The Pulse…A lesson for all Christians

We grieve again…

The massacre in Orlando this past Sunday brought pain to so many – family, friends and to many of us. There is intense suffering and grief in so many hearts. It hurts deeply that so many lost their lives, many of them so young and with so much to live for, as I looked at their pictures and read their stories. A senseless act by a hate-driven individual has wrought destruction and despair. My heart goes out to all affected and afflicted.

We will take away many things from this and will talk about them for some time. The gun issue, security at clubs, follow-up on questionable individuals, the responsibility to alert authorities when threats are suspected. All of these and many more will be discussed, debated and determined over time. As I wept for the victims and horrors of this past week, I came across a lesson that I think might be hidden from many in the aftermath of this tragedy. It’s a lesson for all Christians everywhere. The lesson of practicing compassion and love.

Many have pointed the finger at Christians and our churches, accusing us of bigotry and intolerance. And, in some cases, rightly so. I believe that many of my brothers and sisters have given us, and God Himself, a bad name as they bad mouth and scorn gay individuals in our society. The hate that is sometimes seen, practiced by supposed Christ followers, is appalling to me.

I certainly understand that many who would call us Christians intolerant have, at least, two issues to deal with: first, the fact that we are all bundled into one intolerant group when someone says an unloving statement or performs an unkind act when, in fact, not all of us are like that; second, the realization that, even though some label us intolerant, we are also the recipients of intolerance by many of those same people that would label us as such.

But here is my bottom line today: if we are followers of Christ, and His teachings should guide our lives and His light should shine through us, then His example should be followed in all things. Was He not the one that touched lepers? Did He not give hope and a new life to a practicing prostitute? To the multiple divorcee, did He not extend grace? To a thief on the cross and for thieves in the marketplace, did He not die for him and dine with them also? Did He or did He not offer forgiveness to usurpers of power and religious hypocrites? As some only followed Him for food and miracles, did He not feed and heal? Wasn’t He respectful, kind, loving and compassionate to many “undeserving” individuals? And, last but not least, did He not have mercy on us, sinners accepted into His Kingdom through kindness and love?

I read a story yesterday that illustrates well what I’m talking about. Known for closing on Sundays, Chick-fil-a restaurants opened their doors, fired up the grills to make sandwiches and brewed tea, then served these to the people in line to donate blood and to law enforcement personnel. A company wrongly accused by some to be intolerant, showing love and compassion.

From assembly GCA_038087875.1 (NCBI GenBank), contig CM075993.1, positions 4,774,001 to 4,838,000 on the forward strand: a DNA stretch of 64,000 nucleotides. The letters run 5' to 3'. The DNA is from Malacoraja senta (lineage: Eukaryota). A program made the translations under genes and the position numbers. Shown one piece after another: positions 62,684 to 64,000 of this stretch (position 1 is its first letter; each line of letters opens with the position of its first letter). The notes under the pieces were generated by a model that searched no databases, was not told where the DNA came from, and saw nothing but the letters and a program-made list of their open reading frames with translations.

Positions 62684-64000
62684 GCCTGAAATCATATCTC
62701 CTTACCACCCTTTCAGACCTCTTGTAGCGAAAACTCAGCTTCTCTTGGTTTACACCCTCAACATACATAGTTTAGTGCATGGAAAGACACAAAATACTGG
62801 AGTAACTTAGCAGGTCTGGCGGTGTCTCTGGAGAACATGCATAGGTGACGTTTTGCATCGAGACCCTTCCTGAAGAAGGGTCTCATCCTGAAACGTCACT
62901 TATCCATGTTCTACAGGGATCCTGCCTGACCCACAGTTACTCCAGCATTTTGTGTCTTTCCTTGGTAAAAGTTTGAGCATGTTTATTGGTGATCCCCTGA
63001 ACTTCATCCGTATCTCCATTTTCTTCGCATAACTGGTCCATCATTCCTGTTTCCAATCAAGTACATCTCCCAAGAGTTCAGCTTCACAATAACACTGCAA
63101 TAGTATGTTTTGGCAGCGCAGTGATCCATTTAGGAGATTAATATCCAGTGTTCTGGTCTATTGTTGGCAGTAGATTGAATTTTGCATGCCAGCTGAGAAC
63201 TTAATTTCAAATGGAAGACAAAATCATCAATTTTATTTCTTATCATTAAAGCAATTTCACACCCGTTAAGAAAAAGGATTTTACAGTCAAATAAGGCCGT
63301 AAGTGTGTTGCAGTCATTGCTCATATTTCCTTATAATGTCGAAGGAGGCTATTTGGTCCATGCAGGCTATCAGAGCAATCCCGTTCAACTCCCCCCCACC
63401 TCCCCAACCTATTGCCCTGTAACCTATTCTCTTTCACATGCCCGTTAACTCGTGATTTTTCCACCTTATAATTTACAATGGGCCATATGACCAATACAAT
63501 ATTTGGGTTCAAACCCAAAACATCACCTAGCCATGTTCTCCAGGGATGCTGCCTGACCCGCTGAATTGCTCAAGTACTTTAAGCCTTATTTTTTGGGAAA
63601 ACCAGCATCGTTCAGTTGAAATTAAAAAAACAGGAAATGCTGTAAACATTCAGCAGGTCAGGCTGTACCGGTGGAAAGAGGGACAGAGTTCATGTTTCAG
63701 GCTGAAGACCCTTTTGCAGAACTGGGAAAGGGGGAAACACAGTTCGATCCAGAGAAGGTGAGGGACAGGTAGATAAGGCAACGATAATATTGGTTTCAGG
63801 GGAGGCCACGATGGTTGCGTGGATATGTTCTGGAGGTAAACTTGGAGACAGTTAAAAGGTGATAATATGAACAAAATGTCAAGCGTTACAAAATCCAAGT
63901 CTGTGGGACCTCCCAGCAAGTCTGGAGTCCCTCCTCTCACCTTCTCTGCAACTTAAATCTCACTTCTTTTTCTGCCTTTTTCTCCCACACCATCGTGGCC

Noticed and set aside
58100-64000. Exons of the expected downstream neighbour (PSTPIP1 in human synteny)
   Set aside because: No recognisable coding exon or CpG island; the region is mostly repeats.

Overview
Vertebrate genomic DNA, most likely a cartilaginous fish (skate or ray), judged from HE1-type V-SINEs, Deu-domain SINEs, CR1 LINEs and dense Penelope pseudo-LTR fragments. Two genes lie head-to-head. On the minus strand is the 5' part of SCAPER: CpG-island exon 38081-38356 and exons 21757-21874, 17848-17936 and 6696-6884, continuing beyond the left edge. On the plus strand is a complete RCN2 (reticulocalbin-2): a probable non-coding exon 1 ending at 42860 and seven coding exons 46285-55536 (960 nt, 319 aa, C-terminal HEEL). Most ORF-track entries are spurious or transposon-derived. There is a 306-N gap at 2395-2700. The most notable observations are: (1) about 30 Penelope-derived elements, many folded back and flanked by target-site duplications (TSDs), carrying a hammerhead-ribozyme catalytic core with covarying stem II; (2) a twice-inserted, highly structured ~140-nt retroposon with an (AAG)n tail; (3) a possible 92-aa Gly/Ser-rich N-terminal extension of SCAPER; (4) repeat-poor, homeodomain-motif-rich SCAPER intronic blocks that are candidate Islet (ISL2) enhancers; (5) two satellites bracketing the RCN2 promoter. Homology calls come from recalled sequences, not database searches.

And the scores of churches that supported and helped, prayer vigils that were held and services that were conducted, even by many that would not approve of the lifestyle but that love and care for individuals made in the image of our God. In one church I heard off, a gay young man was overwhelmed by the fact that those he thought were against him were actually praying for him. Compassion and love have to be practiced, not just talked about.

As I have for most of my life, I will continue to uphold the standards spelled out in the Bible. All of the called out sins are wrong and all sins, both mine and yours, can be forgiven by grace through faith in the finished work of Christ. And, as the old adage says, the ground is level at the foot of the Cross. No one is turned away, gay and straight, rich and poor, homeless and home owners, healthy and sick, single and married, child and adult, employed and unemployed, lowly and mighty, Republican and Democrat…all of us can bring our individual sins with us, in a repentant manner, and find forgiveness.

When asked about the greatest commandment, Christ brought all the Scriptures down to two things – love God and love people. We might do well in practicing the second as we fulfill the first.

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Managing Chaplain (Florida) and Senior Certified Chaplain, Corporate Chaplains of America

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Posted in Current events, Uncategorized
One comment on “The Pulse…A lesson for all Christians
  1. Janet O'Rear says:

    Well said my friend

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